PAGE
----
After the rice grains are collected, the paddy straw is kept as animal fodder for the livestock.

Other main crops grown in this area are groundnuts (peanuts) which grow well when there isn’t much rain, coconuts, tender coconuts grown for their milk, fruit trees such as mangoes, guavas, jackfruit etc. A few farmers grow pulses, and vegetable crops such as ocra, brinjal (aubergine), green chillies, pumpkin, watermelon, cluster beans etc.

Mainly root vegetables are grown in the much higher land where the temperature is cooler, so potatoes, onions, sweet potatoes, and carrots whilst much is also grown in the north of India, again being cooler climate.

Most villagers will buy in all their vegetables from local markets, at least every week, although there is a market held everyday in villages and towns around Mettupalayam. There are also many shops selling fruit and vegetables, as well as eggs, chickens ( for meat) and fish which is brought in from the coast, about 40 miles away. In the nearby town of Utherimerur, there is one, western style, supermarket which sells mostly Indian foodstuffs, but also many small shops selling other goods. Many poor people in the rural areas still depend upon a monthly ration of poor quality rice provided free by the Government.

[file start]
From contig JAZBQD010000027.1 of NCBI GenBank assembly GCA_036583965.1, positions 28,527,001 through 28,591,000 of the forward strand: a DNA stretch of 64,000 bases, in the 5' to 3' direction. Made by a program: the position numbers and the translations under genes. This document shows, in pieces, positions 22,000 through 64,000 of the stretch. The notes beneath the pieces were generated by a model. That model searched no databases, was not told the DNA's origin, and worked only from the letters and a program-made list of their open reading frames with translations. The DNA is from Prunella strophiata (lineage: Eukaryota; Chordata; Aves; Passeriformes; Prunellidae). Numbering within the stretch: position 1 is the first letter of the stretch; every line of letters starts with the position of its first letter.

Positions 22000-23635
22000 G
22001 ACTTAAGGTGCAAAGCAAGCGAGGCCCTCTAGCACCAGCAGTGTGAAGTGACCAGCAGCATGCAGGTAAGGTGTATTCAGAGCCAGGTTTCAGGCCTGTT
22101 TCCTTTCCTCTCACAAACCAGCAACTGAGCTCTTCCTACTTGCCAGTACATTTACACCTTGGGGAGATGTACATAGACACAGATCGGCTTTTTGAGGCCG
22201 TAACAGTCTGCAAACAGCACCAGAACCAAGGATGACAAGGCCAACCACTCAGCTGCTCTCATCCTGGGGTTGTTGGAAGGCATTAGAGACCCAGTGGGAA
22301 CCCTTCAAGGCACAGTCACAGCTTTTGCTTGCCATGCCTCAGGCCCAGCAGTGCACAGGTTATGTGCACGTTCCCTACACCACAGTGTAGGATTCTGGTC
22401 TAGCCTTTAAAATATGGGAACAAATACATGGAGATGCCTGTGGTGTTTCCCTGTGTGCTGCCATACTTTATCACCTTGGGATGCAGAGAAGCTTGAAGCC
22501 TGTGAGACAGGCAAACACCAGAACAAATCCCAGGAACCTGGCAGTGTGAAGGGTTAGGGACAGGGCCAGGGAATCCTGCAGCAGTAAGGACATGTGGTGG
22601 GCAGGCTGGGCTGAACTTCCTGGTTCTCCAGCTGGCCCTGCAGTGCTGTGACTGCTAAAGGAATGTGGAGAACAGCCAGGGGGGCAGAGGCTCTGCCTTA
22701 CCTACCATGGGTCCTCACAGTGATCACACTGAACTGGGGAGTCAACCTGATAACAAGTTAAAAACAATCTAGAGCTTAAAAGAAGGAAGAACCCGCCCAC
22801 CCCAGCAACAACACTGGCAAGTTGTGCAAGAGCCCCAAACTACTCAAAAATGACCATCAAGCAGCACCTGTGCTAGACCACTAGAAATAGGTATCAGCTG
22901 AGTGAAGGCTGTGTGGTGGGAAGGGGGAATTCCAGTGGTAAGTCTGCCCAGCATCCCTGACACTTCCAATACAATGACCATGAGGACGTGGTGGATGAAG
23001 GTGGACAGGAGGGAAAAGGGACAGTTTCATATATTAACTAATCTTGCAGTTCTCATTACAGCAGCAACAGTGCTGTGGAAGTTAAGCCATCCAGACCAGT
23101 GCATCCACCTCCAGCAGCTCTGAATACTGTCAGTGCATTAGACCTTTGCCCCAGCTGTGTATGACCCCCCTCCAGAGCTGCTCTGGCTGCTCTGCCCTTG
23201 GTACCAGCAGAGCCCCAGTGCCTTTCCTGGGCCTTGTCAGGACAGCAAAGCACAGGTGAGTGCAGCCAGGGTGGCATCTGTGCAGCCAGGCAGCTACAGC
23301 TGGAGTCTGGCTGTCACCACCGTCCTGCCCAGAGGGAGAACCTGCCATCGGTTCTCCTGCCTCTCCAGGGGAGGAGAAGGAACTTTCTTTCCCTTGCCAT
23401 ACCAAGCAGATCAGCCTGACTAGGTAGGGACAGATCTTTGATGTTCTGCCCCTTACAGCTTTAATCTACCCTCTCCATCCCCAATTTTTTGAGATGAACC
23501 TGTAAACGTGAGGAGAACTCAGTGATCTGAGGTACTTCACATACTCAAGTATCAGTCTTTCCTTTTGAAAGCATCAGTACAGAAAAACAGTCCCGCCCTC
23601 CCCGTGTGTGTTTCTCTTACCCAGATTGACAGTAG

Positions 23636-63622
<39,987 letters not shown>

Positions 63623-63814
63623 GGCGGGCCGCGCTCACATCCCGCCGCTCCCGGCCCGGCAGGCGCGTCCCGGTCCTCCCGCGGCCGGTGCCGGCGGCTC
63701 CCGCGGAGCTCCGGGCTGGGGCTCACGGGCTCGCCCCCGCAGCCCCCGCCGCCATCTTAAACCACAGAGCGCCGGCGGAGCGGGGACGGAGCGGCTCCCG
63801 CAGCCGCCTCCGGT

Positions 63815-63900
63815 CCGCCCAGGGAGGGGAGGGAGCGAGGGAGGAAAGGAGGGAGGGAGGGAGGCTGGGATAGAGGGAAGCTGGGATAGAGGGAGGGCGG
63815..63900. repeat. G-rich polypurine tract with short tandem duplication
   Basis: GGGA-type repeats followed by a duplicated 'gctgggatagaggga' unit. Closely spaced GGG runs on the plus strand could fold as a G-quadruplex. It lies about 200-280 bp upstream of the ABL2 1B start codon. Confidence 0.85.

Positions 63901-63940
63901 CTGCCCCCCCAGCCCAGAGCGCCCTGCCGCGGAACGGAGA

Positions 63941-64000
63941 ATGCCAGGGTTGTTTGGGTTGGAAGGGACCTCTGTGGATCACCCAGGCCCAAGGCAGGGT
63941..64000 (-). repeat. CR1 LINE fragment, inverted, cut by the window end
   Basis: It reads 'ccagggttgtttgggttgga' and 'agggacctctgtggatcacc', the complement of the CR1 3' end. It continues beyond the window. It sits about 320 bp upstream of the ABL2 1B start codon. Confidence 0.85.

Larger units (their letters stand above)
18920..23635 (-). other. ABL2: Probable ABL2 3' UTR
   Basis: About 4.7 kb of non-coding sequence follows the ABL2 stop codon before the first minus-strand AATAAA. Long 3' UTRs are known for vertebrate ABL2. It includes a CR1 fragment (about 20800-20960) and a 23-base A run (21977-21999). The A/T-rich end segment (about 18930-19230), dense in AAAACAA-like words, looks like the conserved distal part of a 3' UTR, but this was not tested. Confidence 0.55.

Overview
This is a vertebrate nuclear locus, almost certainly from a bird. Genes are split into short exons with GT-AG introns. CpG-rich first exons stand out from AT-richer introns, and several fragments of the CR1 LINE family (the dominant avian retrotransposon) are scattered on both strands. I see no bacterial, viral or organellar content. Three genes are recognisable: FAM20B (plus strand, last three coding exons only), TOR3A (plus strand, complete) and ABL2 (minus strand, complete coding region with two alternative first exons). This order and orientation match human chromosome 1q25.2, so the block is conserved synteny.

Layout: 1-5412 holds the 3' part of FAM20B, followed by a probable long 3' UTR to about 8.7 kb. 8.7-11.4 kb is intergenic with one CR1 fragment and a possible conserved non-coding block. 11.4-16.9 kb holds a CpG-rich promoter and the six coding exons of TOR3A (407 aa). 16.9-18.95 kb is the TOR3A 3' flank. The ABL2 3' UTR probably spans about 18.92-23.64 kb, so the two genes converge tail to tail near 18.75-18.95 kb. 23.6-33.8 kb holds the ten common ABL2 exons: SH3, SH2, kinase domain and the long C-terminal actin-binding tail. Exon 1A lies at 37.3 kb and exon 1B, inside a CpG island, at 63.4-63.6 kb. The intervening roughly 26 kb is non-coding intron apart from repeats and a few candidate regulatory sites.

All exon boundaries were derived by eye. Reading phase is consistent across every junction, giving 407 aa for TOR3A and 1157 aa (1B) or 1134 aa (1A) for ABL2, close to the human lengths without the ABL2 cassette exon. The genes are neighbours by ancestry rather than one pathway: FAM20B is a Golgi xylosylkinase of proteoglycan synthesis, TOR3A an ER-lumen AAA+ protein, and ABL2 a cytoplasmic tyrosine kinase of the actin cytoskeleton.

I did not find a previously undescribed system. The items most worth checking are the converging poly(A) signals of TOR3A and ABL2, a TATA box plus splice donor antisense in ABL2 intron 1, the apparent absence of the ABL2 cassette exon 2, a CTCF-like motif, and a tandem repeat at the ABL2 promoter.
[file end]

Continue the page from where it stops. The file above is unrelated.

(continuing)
South Indian food is very different from northern Indian food, it is based around boiled rice and vegetables, spiced with garlic, chilli, Dahl, and spices such as cumin, cinnamon, coriander,  seeds, cardomon, bay leaves, pepper corns, curry leaves, and Garam Marsala powder-a mix of these ground spices. Most villagers can only afford to eat meat as a treat, on special occasions.

For breakfast, many times there is only left over boiled rice with possibly some vegetable korma or Sambhar- a runny sauce with spices and some vegetables. The main meal of the day will usually be at night, when the family have returned from the fields after their days work. This will be boiled rice with vegetables. During the dry season, the village women will cook their rice and sauces outside on a wood fuelled fire- they will have collected the wood earlier on their way back from the fields. When the monsoon comes, they have to try to cook indoors, which is very unhealthy, with the smoke filling their houses!

The villagers generally have very little furniture in their houses,but most now have a small television provided by the last Government. The keep their food in metal or plastic pots, but the raw vegetables are generally stored inside the house either on the floor or on a shelf. They don’t have refrigerators.